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Tennis Tip #4: Handling high bouncing balls

July 27, 2011
Club players all too often play one dimensionally from the back of the court, which also happens to raise the difficulty factor. By attempting to allow every incoming shot, regardless of its trajectory, bounce point, or bounce height, to descend into their preferred low, knee-to-thigh-high power zone they reduce their options dramatically. And, that’s a lot of no reward extra footwork.

In clubland, it’s not unusual for balls to pass over the net with high clearance, or steep, rainbow like trajectories — topspin or no topspin. This is not only physically impractical, but also eliminates possibilities to dictate play.

As you can see in the accompanying image, I have selected a court position that allows me to strike a high bouncing ball at its apex after it has bounced. This cancels the need to back up, which often ends up being well behind the baseline, rendering it impossible to play offensively and simultaneously empowers the opposing netman. Is there anything worse than witnessing a doubles match where two opposing backcourters are pinned back passively trading moonballs they consistently allow to fall into their low zone? No proactivity. Just defense, defense, defense. This is not the way the game was meant to be played.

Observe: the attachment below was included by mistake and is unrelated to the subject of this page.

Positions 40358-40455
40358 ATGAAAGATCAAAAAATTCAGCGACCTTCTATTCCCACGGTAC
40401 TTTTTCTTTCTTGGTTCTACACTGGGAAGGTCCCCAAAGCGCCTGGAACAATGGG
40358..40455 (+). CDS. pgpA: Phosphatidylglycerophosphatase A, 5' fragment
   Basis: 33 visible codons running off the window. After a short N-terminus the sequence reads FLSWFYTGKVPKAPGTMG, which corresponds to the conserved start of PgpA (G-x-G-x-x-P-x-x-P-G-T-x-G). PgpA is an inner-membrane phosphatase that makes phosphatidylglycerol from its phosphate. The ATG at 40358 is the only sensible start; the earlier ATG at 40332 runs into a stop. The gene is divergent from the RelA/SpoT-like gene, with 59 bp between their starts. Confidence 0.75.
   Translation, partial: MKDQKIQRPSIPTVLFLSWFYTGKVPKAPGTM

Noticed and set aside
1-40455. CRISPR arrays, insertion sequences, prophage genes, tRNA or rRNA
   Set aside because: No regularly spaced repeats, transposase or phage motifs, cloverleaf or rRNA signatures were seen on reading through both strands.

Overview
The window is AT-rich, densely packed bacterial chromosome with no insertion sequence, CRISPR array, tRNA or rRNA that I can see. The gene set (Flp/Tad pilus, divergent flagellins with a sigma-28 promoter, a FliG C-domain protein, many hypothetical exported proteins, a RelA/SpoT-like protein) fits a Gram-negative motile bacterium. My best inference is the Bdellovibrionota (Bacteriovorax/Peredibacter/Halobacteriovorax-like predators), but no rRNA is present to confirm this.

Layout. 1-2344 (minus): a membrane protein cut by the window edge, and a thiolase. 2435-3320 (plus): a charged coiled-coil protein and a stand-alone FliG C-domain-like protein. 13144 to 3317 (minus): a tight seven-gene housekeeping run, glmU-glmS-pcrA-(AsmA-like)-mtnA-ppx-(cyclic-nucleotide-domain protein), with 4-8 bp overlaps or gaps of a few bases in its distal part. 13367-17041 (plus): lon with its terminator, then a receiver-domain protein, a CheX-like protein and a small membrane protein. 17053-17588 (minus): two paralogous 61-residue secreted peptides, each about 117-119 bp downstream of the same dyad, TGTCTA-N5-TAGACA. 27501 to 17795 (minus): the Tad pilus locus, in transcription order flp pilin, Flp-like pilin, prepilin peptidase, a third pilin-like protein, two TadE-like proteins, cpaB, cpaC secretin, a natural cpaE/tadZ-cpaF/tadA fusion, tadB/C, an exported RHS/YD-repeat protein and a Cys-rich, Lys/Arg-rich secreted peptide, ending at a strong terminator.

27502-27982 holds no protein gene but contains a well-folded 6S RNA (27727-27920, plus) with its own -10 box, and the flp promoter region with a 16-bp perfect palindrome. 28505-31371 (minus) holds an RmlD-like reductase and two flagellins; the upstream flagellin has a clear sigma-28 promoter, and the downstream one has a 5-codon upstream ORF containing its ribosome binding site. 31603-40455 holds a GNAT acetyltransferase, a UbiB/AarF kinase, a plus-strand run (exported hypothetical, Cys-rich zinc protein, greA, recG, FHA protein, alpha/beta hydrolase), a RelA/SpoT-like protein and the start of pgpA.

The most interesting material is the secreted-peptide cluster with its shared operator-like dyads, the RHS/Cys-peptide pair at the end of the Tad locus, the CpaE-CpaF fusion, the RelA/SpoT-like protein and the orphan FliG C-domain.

Playing the ball in front at its high point, versus this powder puff facsimile of multi-dimensional play, will not only take recovery time away from opponents, but also, when these loopy balls land a bit short, predispose you to getting a jump on moving into the net from the resulting closer positions versus always being resigned to playing back.

Feel free to jump up into this shot, triggering a clean, athletic, kinetic chain that dumbs down any mechanical overthinking. Per usual, you’ll still have to finish your racket prep — a little higher than your norm to get behind the ball — by the approaching ball’s bounce point. Don’t think about your stroking path. No need. You already know how — it’s on your hard drive. And yes, the follow through will naturally finish at a lower position compared to your finish after striking those wheelhouse balls when you get them.

So take initiative. Broaden your strike zone. Start taking advantage of these floaters. It’s a lot more fun.

Jak Beardsworth (USPTA) is based at the Crowne Plaza-Lake Placid Club. He can be reached by e-mail at'>, by phone at 941-626-0097, or through his website

Article Photos

Photo courtesy of Shaun Ondak Photography
Jak Beardsworth demonstrates how to handle a high bouncing ball.



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